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CIO required - security background essential

I was attending the CIO Dialog this week, and while sitting there listening to one speaker, a train of thought started, and it was initiated by his statement that we (by that he meant other CIO's in the room) were once called Data Centre Managers, and then IT Managers, then IT Directors, and now CIO's. This got me thinking about why we don't see many security people as CIO's.

Within minutes, I came to the realisation that all CIO's should come from a security background. Concerned that I may be thinking complete nonsense, I decided to test this out with one of my friends who was a CIO, and came from a security background - Martyn Croft, CIO, The Salvation Army.

I don't know many CIO's, but have know many IT Managers and IT Directors, and I have been familiar with their backgrounds - most of them came from a programming background, became analysts, project managers, etc. and after several years of getting their hands dirty with organisational politics and understanding the business, became the head.

Pausing here, I should really point out that I believe that all good security people must have a good programming background. Why? Because whatever high or low figures you use, more than 50% of vulnerabilities still arise as a result of the code. And I believe that security professionals with a good programming background have a better understanding of the exploits, threats and risks that such vulnerabilities expose the business to than those without that background. Also, that they are better able to respond to quickly in a incident handling situation.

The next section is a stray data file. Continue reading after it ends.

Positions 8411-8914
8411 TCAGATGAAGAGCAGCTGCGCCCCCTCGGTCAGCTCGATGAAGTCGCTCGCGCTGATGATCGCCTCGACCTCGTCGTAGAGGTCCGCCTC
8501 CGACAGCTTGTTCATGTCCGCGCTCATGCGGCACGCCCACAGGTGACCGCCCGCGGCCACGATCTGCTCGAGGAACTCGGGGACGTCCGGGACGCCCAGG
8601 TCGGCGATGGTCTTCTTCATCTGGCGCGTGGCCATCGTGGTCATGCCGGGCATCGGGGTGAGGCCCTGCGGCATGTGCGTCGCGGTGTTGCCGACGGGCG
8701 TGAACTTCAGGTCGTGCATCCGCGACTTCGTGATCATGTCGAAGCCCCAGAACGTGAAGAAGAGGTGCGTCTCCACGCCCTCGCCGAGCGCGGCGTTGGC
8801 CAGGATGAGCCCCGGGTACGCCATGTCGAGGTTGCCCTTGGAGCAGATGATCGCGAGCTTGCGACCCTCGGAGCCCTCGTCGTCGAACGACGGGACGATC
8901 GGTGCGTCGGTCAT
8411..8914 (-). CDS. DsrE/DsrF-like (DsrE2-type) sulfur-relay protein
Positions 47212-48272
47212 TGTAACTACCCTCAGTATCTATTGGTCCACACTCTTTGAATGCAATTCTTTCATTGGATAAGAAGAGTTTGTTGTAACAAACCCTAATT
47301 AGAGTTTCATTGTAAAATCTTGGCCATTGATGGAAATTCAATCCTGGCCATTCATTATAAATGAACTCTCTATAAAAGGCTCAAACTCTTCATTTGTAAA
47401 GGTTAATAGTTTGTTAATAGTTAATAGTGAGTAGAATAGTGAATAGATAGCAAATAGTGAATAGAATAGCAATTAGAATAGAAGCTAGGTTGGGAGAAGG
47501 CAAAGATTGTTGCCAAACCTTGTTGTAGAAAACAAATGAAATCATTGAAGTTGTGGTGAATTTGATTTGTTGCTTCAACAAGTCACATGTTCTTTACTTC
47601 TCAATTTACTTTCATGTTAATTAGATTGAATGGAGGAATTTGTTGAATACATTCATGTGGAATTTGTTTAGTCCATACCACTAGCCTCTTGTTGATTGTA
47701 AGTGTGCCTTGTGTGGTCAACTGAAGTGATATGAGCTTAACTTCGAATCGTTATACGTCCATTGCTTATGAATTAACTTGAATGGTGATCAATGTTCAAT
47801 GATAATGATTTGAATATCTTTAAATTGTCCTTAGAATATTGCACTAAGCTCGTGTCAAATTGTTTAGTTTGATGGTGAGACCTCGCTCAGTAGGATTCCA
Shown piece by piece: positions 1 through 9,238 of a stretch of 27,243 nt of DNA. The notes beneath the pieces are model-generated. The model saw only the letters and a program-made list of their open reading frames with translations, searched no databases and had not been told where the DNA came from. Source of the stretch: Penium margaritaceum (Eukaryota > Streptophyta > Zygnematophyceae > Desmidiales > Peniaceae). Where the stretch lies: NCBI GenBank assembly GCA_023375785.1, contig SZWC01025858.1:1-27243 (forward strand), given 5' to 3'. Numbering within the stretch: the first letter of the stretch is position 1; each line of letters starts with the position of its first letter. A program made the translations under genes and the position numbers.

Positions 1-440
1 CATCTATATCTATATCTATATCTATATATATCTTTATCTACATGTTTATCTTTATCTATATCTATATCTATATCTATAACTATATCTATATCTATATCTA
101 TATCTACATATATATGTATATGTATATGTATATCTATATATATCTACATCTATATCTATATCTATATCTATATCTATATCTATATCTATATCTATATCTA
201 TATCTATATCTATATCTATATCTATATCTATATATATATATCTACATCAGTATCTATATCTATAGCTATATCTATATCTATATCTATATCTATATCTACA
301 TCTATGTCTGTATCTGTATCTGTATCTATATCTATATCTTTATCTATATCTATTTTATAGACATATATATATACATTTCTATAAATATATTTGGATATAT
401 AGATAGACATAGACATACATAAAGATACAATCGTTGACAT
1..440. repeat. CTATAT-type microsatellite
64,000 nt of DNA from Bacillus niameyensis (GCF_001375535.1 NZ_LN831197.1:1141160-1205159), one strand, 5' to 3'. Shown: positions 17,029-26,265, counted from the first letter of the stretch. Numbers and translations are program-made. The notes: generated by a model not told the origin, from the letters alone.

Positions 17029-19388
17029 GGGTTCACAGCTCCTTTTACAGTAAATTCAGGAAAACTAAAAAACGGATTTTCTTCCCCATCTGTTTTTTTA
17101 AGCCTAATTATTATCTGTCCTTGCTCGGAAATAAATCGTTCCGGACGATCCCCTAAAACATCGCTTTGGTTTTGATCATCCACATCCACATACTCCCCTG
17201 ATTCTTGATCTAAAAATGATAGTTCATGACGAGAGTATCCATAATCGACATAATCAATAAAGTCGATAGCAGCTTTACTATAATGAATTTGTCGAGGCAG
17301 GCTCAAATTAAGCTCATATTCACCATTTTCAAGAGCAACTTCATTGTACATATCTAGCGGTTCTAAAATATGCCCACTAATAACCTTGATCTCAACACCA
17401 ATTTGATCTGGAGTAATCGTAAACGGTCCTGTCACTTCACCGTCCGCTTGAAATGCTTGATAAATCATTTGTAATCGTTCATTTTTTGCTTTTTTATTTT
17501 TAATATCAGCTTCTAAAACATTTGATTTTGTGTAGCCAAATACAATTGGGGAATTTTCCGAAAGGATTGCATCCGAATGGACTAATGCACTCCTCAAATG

So, should all security professionals come from a programming background, No! There plenty of good security managers around who are from many varied backgrounds and are some of the best in the field. I'm only suggesting that having a programming background enables one to appreciate vulnerabilities in ways that non-programming employees may not be able to.

This then can lead us to ask, if (and let's just still keep it as an if) all security managers have a programming background, what then is the difference in the experience between a senior manager in an IT department and a security manager in terms of what experience they offer to the role of a CIO?

A CIO from an IT department background is likely not necessarily to have a programming background, but a wider background that may include telecoms, infrastructure, and experience in analysis, planning, implementation, delivery, etc. (Several other areas are easy to attach, but I'm keeping it simple). The security manager from a programming background would possibly also have much of the above, but in addition, (and I would say most importantly) experience with a wider understanding of risk (and possibly also selling it to the business), understanding of compliance auditing, governance, selling / promoting intangible benefits to the business, balancing business benefits and risks, physical security, etc. etc.

I appreciate that this is not a well formed argument, (but then this a blog), so I decided to check my thinking and badly formed argument with Martyn Croft, that 'security professionals with a programming background make better security managers, and that CIO's with a security background offer a wider portfolio of experience than not'. He agreed. It's great to put words in people's mouths isn't it?

Given that most of the readership of this blog are security people, let me know what your thoughts are.

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